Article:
Photograph — Semana Image

As renowned physicist Stephen Hawking bade the world goodbye at 76, Africa together with the rest of the world continues to mourn his departure. Ever since the public announcement of his death, tons of condolence messages have been received from fellow scientists, world leaders, students, families and friends.

The scientist who reportedly died at his home in Cambridge in the early hours of Wednesday, 14th March, made the news not only because he lived most of his life on a wheelchair as he battled a motor neurone disease but also for his immense contribution to the field of science.

In the narrative of science in Africa, one highlight that cannot be forgotten is Stephen Hawking’s 2008 tour to South Africa which was quite memorable. During his 2008 South Africa tour, Hawking met with foremost African Leader, Nelson Mandela, expressing his pleasure to meet Mandela –telling of his admiration of the anti-apartheid leader, as demonstrated in resolving such a major disaster as the fight against racism.

During the same 2008 tour, Stephen Hawking joined to leave an admirable legacy behind. His open support and massive promotion for the Next Einstein Initiative –an African Institute for Mathematical Sciences (AIMS) initiative, reminds Africans of his remarkable interest, concern and contribution to the continent’s development.

Born on January 8, 1942, Stephen William Hawking became one of the world’s most well-regarded scientists, earning comparisons with Albert Einstein and Sir Isaac Newton. His work focused on bringing together relativity, the nature of space and time, and quantum theory –how the smallest particles in the Universe behave.

In 1974, Hawking became one of the youngest fellows of Britain’s most prestigious scientific body, the Royal Society, at the age of 32. In 1979, Hawking  was appointed Lucasian Professor of Mathematics at Cambridge University, where he had moved from Oxford University to study theoretical astronomy and cosmology.

The renowned Professor and inspirational personality, who finished with a first class degree in Physics from Oxford, has been generally described as one of the greatest scientists of his age.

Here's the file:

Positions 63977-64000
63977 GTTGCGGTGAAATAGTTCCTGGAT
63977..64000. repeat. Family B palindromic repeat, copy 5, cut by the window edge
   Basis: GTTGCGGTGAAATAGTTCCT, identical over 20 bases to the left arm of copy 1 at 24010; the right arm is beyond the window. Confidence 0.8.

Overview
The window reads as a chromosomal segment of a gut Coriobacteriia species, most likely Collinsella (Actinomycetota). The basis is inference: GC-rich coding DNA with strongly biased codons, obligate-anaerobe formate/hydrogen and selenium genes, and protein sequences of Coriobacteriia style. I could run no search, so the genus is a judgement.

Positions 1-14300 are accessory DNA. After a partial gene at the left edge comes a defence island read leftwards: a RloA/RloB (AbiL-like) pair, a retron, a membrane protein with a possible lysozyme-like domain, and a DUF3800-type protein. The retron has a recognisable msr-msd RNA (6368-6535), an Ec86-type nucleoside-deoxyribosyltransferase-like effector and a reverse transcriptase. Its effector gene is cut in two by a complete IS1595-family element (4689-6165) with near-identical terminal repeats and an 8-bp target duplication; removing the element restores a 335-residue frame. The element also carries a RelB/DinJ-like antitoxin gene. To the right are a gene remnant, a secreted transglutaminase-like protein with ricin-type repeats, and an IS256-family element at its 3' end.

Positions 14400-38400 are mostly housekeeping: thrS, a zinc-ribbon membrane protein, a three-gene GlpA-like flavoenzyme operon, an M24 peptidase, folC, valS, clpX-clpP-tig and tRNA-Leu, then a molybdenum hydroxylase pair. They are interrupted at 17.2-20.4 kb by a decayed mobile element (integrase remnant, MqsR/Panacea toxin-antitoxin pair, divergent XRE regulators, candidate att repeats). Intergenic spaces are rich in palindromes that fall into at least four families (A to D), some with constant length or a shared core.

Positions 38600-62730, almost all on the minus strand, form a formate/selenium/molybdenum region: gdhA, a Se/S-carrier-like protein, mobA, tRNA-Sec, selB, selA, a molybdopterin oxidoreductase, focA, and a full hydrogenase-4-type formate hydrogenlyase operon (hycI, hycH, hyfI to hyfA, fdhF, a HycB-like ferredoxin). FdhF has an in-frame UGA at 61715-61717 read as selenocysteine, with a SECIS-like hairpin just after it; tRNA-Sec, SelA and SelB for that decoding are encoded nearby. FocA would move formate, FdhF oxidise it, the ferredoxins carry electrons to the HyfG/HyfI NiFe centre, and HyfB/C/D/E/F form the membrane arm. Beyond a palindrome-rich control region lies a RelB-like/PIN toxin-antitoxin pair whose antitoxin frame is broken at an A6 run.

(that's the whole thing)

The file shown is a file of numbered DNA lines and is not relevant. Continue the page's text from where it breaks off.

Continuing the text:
Other quick facts about Stephen Hawking

  • Stephen earned a place at Oxford University to read natural science in 1959, before studying for his PhD at Cambridge.
  • By 1963, he was diagnosed with motor neurone disease and given two years to live.
  • He outlined his theory that black holes emit “Hawking radiation” in 1974.
  • In 1979, he became the Lucasian Professor of Mathematics at Cambridge – a post once held by Sir Isaac Newton.
  • He published his book A Brief History of Time in 1988, which has sold more than 10 million copies.
  • In the late 1990s, he was reportedly offered a knighthood, but 10 years later revealed he had turned it down over issues with the government’s funding for science.
  • As a man of great humour, he became a popular ambassador for science and was always careful to ensure that the general public had ready access to his work.
  • His book A Brief History of Time became an unlikely best-seller although it is unclear how many people actually managed to get to the end of it.
  • He appeared in a number of popular TV shows and lent his synthesised voice to various recordings.
  • Stephen William Hawking was born in Oxford on 8 January 1942. His father, a research biologist, had moved with his mother from London to escape German bombing.
  • Hawking grew up in London and St Albans and, after gaining a first-class degree in physics from Oxford, went on to Cambridge for postgraduate research in cosmology.

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